Home African CEOs Profiles Netflix Buys ‘Mokalik,’ Kunle Afolayan’s Yoruba Movie
Profiles - Tech Analysis - July 4, 2019

Netflix Buys ‘Mokalik,’ Kunle Afolayan’s Yoruba Movie

American streaming giant Netflix has bought an indigenous movie from Nigerian esteemed movie producer and director, Kunle Afolayan.

Afolayan announced this while speaking with the News Agency of Nigeria (NAN) on Wednesday at the venue of the French-Nigerian Cinema Days which held from July 2-3 at the Alliance Francoise, Ikoyi, Lagos.

“I wish to inform you that Netflix has acquired Mokalik and some other of my films,” he said.

Although, the prized movie director did not disclose the value paid for the movie, he explained that the company has not disclosed when the films will be released on the platform.

The purchase emphasises Netflix’s ongoing aggressive interest for Africa motion picture industry as there are many untapped talents and contents.

The company had reportedly signalled that it planned to get serious about ordering/acquiring original series and films from the African continent, created by Africans.

At the Toronto International Film Festival (TIFF 2018), the streamer had acquired Nigerian drama “Lion heart,” the directorial debut of Nollywood veteran actress Genevieve Nnaji. It was also picked as a Netflix Original movie and was released worldwide on January 4, 2019.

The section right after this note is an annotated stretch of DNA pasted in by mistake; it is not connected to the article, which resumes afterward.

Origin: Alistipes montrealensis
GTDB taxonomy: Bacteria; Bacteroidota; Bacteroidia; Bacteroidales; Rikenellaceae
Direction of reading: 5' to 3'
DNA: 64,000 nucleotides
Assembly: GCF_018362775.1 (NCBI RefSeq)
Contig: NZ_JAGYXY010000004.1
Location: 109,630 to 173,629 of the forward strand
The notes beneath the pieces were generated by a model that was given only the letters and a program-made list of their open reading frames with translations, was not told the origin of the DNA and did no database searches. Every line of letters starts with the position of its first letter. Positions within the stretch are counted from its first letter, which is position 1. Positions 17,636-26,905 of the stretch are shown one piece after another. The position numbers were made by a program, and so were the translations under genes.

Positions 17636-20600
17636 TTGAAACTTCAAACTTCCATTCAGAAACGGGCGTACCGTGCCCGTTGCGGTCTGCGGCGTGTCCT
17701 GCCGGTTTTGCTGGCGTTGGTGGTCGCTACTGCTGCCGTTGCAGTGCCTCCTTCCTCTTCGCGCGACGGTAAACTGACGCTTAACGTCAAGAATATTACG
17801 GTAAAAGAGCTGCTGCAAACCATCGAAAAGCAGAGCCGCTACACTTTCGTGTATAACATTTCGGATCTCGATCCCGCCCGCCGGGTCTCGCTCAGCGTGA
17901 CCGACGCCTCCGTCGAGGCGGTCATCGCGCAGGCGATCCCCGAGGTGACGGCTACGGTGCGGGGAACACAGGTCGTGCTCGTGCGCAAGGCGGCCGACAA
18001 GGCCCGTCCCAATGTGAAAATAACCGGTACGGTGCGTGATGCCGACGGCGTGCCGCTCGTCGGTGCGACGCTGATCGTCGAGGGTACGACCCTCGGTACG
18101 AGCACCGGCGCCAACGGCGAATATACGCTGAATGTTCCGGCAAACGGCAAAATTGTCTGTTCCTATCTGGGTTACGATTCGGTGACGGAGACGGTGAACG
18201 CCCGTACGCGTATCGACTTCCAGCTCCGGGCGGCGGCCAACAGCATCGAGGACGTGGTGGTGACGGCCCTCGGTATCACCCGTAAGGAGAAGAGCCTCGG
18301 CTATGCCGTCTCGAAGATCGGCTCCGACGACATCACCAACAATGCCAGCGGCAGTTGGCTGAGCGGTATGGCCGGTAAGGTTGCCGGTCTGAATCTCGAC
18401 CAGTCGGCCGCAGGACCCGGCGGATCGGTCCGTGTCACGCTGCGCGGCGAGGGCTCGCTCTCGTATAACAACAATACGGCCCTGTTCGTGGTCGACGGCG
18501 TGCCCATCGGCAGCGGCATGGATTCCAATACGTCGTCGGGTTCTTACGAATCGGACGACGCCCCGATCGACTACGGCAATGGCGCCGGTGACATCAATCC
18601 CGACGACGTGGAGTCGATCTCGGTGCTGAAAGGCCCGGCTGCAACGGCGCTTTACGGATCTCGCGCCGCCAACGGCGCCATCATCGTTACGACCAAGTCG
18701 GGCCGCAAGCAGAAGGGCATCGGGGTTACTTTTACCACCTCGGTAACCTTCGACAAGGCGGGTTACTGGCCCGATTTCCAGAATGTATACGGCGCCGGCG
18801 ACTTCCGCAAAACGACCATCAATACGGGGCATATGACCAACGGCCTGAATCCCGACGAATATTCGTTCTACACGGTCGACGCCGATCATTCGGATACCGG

The new movie, Mokalik features singer Simisola Ogunleye, also known as Simi, in her debut acting role and Big Brother Naija ex-housemate, Tobi Bakre among others.

Other stars in the all-Yoruba cast movie include Femi Adebayo, Ayo Adesanya, Faithia Williams and Lateef Oladimeji.

Comic actors, including Wale Akorede (Okunu), Ayo Ogunshina (Papa Lolo) and Dayo Akinpelu (Alabi Yellow), also starred in the movie.

Written by Tunde Babalola and directed by Kunle Afolayan, Mokalik is set in an automobile repair workshop (mechanic village).

The plot follows the story of an 11-year-old boy, Jaiye, from the middle-class suburbs, who decides to find his path in life as an apprentice at a mechanic workshop.

When his father arrives to take him home, Jaiye has to make up his mind if he wants to return to school or take on his apprenticeship full time.

“Visiting the mechanic workshop after about 15 years opened my eyes to a lot of things that I believe the world should know about our local auto car repairs industry,” Afolayan had said of the movie.

Also Read: Genevieve Reportedly Sold ‘Lionheart’ To Netflix For $3.8 million


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